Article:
I’m sure at some point you have found yourself ensnared in an unending group training session, where yawns echo and PowerPoint slides induce a state of lethargy.
In 2024 we need to say farewell to "death by PowerPoint" and instead evolve into facilitators of captivating learning adventures, who develop people for long-term success.
Here are five tried and tested strategies, each designed to obliterate the boredom barrier and usher in a new wave of group innovation and problem-solving:
1. Break the Ice: Lose the formalities
Ease into the learning space by swiftly breaking down formalities. Tools like Slido become facilitators of engaging discussions, employing fun and topical questions to create an immediate sense of community.
As a dad who loves a good dad joke, I've found that humour can be a wonderful equalizer, effortlessly transforming a group of strangers into a community of enthusiastic learners. Of course, it's important to gauge the atmosphere and be aware when jokes might not land well, but in general, infusing some lightness and humour into the mix can set the tone for a positive start.
2. Ditch the nostalgia: Keep it real
Rather than merely prompting individuals to reflect on past experiences, I think the key is to elevate the learning process by bringing experiential learning to life. The challenges of the professional realm, often rife with complexities, demand a deep understanding of oneself and others for enduring success.
I turn to the immersive world of escape rooms for precisely this reason. Escape rooms offer more than just a setting; they provide an environment where teams actively engage with and navigate challenges in real time. The pressure-cooker atmosphere within these confines not only fosters authentic teamwork but also lays bare the intricacies of personality dynamics.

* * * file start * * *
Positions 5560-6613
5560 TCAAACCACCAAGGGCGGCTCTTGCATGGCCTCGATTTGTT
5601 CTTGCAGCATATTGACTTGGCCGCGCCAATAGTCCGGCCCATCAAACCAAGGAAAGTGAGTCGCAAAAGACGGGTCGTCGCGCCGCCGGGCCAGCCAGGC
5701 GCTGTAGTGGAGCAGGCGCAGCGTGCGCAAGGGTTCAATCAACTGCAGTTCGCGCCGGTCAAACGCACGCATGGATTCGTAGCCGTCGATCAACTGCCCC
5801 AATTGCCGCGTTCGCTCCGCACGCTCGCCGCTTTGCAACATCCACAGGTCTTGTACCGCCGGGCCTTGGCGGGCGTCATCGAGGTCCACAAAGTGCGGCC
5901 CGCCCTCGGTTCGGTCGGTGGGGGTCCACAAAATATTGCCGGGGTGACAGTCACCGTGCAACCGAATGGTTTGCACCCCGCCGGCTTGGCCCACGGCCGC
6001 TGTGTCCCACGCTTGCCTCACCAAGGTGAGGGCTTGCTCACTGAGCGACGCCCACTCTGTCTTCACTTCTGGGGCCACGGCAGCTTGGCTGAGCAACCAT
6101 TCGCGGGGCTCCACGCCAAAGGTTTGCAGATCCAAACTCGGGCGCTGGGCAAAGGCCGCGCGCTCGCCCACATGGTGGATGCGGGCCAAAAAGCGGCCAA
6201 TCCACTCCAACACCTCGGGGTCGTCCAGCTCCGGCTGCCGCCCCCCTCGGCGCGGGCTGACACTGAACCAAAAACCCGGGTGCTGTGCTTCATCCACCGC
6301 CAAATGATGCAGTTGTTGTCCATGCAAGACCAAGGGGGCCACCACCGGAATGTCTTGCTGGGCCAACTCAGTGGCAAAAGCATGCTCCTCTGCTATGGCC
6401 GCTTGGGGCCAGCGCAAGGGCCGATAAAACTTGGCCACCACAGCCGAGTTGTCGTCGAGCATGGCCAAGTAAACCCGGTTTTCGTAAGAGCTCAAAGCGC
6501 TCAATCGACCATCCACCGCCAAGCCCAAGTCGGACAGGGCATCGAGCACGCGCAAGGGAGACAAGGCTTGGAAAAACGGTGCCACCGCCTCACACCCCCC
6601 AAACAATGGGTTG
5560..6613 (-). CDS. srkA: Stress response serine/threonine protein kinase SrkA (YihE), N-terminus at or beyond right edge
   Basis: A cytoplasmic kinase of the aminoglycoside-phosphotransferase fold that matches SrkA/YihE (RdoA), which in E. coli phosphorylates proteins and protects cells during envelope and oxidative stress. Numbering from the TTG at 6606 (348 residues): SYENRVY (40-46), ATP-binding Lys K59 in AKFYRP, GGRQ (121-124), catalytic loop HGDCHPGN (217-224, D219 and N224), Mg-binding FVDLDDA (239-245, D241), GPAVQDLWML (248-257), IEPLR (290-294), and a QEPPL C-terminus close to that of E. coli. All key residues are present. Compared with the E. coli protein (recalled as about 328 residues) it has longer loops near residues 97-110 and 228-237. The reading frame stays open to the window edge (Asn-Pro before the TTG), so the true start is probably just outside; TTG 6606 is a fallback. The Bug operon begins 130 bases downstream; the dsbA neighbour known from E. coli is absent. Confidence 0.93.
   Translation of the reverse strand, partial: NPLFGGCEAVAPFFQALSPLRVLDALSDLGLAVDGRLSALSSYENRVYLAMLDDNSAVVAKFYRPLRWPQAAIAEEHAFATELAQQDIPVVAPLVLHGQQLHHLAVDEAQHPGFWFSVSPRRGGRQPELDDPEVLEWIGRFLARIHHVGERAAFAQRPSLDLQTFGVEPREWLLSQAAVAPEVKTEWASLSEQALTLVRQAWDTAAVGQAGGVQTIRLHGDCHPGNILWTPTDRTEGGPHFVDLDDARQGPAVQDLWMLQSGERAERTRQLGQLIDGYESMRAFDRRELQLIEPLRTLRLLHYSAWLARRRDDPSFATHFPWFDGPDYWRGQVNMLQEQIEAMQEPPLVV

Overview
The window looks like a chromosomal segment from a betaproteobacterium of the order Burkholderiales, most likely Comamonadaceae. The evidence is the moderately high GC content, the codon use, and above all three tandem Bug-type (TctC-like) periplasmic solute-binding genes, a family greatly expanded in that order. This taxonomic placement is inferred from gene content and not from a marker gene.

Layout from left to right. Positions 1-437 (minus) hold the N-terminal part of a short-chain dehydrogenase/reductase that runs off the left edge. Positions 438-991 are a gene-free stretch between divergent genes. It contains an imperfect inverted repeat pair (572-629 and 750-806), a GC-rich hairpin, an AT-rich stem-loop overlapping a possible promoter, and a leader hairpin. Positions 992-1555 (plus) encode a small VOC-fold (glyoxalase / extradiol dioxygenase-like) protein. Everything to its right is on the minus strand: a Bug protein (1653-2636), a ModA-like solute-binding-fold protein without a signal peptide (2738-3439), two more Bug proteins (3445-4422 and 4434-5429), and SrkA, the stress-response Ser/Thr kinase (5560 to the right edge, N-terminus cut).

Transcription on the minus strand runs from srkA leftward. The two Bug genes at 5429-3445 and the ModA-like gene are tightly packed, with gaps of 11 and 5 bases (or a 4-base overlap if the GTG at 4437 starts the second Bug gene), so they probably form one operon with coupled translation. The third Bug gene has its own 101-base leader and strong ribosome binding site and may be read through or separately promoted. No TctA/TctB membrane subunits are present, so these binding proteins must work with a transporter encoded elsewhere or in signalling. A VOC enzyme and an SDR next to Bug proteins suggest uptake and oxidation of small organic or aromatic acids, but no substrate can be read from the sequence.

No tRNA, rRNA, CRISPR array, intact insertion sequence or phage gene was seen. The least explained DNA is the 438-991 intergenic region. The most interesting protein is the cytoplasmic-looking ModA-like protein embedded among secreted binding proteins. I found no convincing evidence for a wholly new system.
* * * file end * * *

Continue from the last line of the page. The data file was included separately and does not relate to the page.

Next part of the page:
I use tools like Insights Discovery to allow teams to observe the diverse colour preferences at play within the room, particularly during activities such as escape rooms. For example, the room might buzz with the more reflective, data-driven team members meticulously examining details (Cool Blue preference).
While others lead with a visionary approach, albeit sometimes with a touch of impatience (Fiery Red preference).
Take our recent escape room collaboration with a housing charity. Ahead of the activity, I had them complete Insights Discovery profiles, enabling me to ensure teams had a balanced mix of colour preferences where possible.
As they immersed themselves in the escape room challenge, I observed their interactions and later facilitated a reflection session. How did individuals collaborate successfully or encounter challenges? How could we optimize their teamwork and preferences to reach peak performance?
In the afternoon, we delved into a second escape room experience, and to their collective triumph, all the teams successfully escaped. This achievement instilled a profound sense of collaboration and pride within each team—a sentiment that transcends the escape room setting and translates seamlessly back into the workplace.
3. Create group narratives: Involve and immerse
As the famous saying goes “Tell me something and I forget. Teach me and I remember. Involve me and I learn”. Engage participants by involving them in the creation of shared stories. Move beyond theoretical frameworks; it's the collective experiences that leave a lasting impact.